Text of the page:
The pavements are in the kind of condition that could keep a thousand solicitors in work were this an anglo-saxon country, and that’s where there are pavements. There’s a chemist, a stationer, a few bars and a small family-run supermarket and butcher. I take a street that leads uphill toward the main road and the bus stop and pass a kindergarten and a kitchen showroom, opposite a hostal that advertises beds and showers. You’d have to wonder who would find their way to a hostal in a neighbourhood like this. The kind of person who requires assurance that it contains showers, I suppose.

It’s a quiet time of day – just a few people here and there sitting on the kerb or on their doorsteps – but there is the repetitive clanging of someone at work. As I walk toward a white van parked up on the left the noise gets louder – I can’t see the source because the back doors are open and blocking my view but I do notice a large pile of dung behind it. I’m pretty sure it’s horse dung; it has that grassy texture to it and also, standing above it and tended by a tiny but cocky looking young boy, is a horse. More

El Consumismo

In Plenary, Presentation on October 4, 2013 at 7:18 am

El Consumismo

K is throwing a few things into an overnight bag and I’m on the other side of the bed pretending to do the same, although really I’m just hanging around.

“Explain to me exactly what you mean,” she says, coiling the flex around some kind of hair tool, “by lunch.”

A doozer of a question. Not for the first time, I take a good long look at my fiancée.

“Something to eat,” I reply – an uncertain, questioning inflection finding its way into my voice, “in the middle of the day.”

She’s brushed past me and is gathering up small bottles and vials in the bathroom. No response.

“A light meal,” I call after her, “in the early afternoon?”

She returns with a bag of cosmetics and a faceful of scorn.

“I know what lunch is, you moron. I meant what did you have in mind?”

Once again she has me on the back foot. I hadn’t thought the suggestion a controversial one.

“I, eh, didn’t…I don’t really…” I drop the pair of boxing shorts I’ve been fidgeting with into my little case, “I just thought we’d…you know…we might…eat something.”

“In La Cañada?”

We’re off to Marbella for the night More

El Incendio

In Plenary, Uncategorized on September 20, 2013 at 8:11 am

El Incendio

Filthy smoke obscures the coastline as I pass through Pelayo, Spain’s wettest village they say and the last stop before I get off the bus for work. It’s a mountain village above Algeciras, surrounded by beautiful Parque Natural – pines and cork oaks and rocky arroyos that spill down towards the sea. From Pelayo you can see both pillars of Hercules, one on either side of the Strait, or you can when the humid little pueblo isn’t shrouded in mist, which is most of the time.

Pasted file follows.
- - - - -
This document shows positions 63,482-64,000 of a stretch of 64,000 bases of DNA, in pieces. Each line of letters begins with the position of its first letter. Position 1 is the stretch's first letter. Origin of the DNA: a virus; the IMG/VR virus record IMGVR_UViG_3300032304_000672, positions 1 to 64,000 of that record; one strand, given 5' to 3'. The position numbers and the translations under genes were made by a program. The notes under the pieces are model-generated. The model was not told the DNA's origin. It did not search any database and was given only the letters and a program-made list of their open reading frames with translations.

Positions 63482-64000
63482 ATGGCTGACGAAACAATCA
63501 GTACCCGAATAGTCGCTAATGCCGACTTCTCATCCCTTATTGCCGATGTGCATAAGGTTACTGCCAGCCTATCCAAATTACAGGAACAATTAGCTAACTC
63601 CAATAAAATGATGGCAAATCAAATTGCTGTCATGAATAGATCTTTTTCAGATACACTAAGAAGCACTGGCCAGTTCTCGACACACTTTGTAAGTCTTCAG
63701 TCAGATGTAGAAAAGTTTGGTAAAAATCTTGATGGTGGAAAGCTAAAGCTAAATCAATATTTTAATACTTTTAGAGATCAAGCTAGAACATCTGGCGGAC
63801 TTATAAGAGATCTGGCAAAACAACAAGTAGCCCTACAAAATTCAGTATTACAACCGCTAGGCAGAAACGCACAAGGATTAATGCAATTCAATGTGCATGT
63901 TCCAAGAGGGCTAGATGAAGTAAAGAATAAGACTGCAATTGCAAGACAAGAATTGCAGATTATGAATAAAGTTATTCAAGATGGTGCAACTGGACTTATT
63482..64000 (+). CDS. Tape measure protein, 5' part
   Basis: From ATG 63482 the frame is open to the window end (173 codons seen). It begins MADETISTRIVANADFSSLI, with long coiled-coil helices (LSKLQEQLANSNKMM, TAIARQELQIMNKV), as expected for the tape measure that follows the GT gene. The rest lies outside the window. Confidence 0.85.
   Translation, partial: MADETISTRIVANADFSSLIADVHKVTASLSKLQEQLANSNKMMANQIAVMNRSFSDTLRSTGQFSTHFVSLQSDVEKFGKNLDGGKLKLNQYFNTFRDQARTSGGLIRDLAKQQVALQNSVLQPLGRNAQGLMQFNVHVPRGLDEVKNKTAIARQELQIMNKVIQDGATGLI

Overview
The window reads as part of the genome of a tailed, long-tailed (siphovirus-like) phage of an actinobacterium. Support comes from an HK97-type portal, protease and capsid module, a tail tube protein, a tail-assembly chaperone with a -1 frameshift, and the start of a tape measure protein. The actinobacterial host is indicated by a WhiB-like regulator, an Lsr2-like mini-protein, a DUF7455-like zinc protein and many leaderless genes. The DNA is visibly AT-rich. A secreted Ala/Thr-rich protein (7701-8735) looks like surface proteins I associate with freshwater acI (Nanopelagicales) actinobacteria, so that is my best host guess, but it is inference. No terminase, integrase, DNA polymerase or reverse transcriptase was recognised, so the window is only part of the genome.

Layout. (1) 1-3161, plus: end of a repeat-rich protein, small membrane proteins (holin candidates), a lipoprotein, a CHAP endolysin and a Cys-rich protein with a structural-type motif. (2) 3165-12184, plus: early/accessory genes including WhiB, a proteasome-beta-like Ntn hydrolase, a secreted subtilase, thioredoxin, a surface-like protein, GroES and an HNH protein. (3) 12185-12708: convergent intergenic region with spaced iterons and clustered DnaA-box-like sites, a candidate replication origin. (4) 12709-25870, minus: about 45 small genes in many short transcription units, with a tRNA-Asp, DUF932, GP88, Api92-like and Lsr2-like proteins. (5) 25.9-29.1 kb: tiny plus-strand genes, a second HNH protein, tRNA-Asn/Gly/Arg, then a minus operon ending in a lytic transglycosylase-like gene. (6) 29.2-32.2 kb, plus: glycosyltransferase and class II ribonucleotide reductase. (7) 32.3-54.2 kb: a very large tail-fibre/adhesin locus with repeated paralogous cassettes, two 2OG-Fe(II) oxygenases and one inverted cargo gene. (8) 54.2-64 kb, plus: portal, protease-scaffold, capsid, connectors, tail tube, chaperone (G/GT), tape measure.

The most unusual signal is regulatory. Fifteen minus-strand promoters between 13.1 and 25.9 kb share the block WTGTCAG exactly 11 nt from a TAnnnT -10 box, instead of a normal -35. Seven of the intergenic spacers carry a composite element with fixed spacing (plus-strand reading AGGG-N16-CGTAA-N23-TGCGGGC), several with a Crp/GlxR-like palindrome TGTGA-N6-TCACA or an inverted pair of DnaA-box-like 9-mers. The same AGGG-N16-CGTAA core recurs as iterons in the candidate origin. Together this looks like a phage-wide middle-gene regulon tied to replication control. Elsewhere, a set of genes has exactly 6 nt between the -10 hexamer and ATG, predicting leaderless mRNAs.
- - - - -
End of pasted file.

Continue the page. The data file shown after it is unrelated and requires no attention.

Today though the fog has been replaced by the skyward plumes of dirty smoke on an otherwise clear day. Another long, dry summer is coming to an end and the crackling, brittle ground is burning. The brown cloud is drifting toward Getares, a suburb of the port, rising from a line of fire on the hills closest to the coast, maybe a kilometre from the road. Southern Spain is accustomed to wildfire and the authorities do not fuck around – the sky is loud and busy with helicopters that to and fro from a flooded quarry closer to town, huge and heavy water bags swinging from their bellies.

It’s quite something to see how much water those things hold – they release it slowly rather than all at once, making wet contrails for some distance before the bag is spent and the helicopter returns to the quarry. On the one hand, the quick and thorough response of the emergency services is testament to human ingenuity; how clever and conscientious we are, with our airborne water-carriers and our fire engines, our busy heroes working hard to save the day! More

Los Picos

In Plenary, Practice on August 28, 2013 at 12:22 pm

Los Picos

It isn’t the views that make me nervous. We awoke this morning to mist and now we’ve driven up into it on one of the winding highroads that wend their way through the Picos. The mist is grey and wet. So is the road. No, it’s the invisibility of the valley, far below the roadside on my left, that induces vertigo. It’s cold too – we’re nearing the sixteen-hundred metre mark and the sunless gloom is chilly. I’m preparing myself for heartbreak; I’ve been waiting for this hike for many months but it’s really about the views. Apart from the obvious danger of trying it in these conditions, it would be pointless.

I haven’t brought a jacket and it’s wet out there. I curse myself and my breathtaking stupidity. We’re not quite at the point of giving up and turning around, although I’ve suggested it a couple of times, clinging instead to the hope that the summer sun will start to burn the cloud off by late morning. When we finally reach the little right-hand turn we’ve been looking for, no such luck. K is trying to shake me out of my black mood and suggests we descend to the next village for a coffee to give the weather some more time to improve.